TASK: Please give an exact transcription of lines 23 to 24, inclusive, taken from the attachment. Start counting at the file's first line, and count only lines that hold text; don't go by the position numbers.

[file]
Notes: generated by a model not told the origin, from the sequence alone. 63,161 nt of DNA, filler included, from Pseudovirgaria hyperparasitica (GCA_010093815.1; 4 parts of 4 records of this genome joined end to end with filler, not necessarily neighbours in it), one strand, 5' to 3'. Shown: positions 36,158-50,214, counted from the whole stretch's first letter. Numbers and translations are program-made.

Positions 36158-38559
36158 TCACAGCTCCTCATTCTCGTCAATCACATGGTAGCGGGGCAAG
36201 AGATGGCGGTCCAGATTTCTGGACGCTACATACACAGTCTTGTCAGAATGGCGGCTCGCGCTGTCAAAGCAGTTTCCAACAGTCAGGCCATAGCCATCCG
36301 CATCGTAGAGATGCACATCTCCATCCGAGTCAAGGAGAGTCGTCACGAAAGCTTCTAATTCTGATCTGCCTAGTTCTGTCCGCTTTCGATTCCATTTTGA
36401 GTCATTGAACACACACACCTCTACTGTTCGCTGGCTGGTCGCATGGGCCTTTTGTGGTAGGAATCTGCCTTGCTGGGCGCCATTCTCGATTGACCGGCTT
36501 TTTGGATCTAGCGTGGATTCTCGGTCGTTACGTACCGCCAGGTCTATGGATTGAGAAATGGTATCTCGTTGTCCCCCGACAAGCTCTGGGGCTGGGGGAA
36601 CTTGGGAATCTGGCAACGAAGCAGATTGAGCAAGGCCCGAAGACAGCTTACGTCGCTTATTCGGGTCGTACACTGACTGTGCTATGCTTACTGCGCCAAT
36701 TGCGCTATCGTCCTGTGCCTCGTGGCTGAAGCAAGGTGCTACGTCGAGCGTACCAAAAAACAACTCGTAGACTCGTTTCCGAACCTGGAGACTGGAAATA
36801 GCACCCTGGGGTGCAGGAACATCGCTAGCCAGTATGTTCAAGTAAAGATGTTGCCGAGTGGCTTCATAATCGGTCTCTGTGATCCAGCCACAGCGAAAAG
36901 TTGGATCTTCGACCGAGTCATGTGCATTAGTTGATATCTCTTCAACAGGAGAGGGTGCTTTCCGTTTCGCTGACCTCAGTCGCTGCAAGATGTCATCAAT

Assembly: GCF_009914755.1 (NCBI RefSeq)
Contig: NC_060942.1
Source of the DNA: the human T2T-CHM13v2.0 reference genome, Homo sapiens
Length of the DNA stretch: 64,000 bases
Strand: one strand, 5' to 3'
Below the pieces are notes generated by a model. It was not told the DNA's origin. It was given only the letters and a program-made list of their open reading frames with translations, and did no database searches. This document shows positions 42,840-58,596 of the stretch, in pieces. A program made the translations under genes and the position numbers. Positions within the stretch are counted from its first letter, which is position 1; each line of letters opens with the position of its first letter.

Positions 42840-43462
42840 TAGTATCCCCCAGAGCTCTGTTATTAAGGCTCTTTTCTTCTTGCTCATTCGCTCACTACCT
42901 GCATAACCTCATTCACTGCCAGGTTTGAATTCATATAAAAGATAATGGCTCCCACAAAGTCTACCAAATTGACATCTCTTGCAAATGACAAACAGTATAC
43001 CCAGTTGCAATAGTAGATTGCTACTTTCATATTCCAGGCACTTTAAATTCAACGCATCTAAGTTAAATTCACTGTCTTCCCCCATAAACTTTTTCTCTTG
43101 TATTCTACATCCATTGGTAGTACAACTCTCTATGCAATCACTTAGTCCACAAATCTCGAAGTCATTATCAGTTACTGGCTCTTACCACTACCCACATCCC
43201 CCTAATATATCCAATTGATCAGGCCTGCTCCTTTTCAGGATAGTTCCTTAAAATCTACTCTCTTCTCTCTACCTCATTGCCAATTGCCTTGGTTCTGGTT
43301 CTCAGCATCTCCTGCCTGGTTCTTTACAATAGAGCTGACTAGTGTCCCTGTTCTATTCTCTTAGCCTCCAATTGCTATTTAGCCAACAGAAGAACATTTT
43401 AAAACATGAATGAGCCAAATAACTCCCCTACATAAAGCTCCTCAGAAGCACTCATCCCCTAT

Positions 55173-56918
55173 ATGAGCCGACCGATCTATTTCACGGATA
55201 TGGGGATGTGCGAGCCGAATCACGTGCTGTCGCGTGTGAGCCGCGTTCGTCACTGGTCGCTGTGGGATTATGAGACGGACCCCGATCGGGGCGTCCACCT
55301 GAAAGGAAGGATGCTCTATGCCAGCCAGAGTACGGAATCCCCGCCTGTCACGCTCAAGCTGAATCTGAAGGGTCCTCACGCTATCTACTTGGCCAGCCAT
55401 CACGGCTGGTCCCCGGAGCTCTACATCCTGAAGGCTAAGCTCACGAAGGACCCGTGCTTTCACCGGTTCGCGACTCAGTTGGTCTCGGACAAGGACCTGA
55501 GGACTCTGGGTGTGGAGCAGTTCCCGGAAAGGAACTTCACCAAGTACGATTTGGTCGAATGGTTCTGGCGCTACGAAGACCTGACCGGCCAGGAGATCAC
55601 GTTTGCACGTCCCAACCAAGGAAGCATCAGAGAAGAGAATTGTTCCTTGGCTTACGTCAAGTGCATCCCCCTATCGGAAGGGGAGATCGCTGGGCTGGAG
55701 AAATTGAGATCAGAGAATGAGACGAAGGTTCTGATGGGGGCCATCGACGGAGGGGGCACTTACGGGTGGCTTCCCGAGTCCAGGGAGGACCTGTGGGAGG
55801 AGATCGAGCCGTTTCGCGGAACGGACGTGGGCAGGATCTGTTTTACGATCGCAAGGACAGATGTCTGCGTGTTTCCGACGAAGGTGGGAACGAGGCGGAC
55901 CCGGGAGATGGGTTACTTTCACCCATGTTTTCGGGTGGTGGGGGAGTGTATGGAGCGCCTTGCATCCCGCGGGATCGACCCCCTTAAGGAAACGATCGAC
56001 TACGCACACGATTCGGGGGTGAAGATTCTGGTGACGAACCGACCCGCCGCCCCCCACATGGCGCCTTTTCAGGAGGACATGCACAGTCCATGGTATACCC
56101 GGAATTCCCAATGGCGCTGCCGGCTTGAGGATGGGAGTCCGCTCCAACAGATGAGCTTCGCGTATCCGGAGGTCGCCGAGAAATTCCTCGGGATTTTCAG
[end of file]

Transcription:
43201 CCTAATATATCCAATTGATCAGGCCTGCTCCTTTTCAGGATAGTTCCTTAAAATCTACTCTCTTCTCTCTACCTCATTGCCAATTGCCTTGGTTCTGGTT
43301 CTCAGCATCTCCTGCCTGGTTCTTTACAATAGAGCTGACTAGTGTCCCTGTTCTATTCTCTTAGCCTCCAATTGCTATTTAGCCAACAGAAGAACATTTT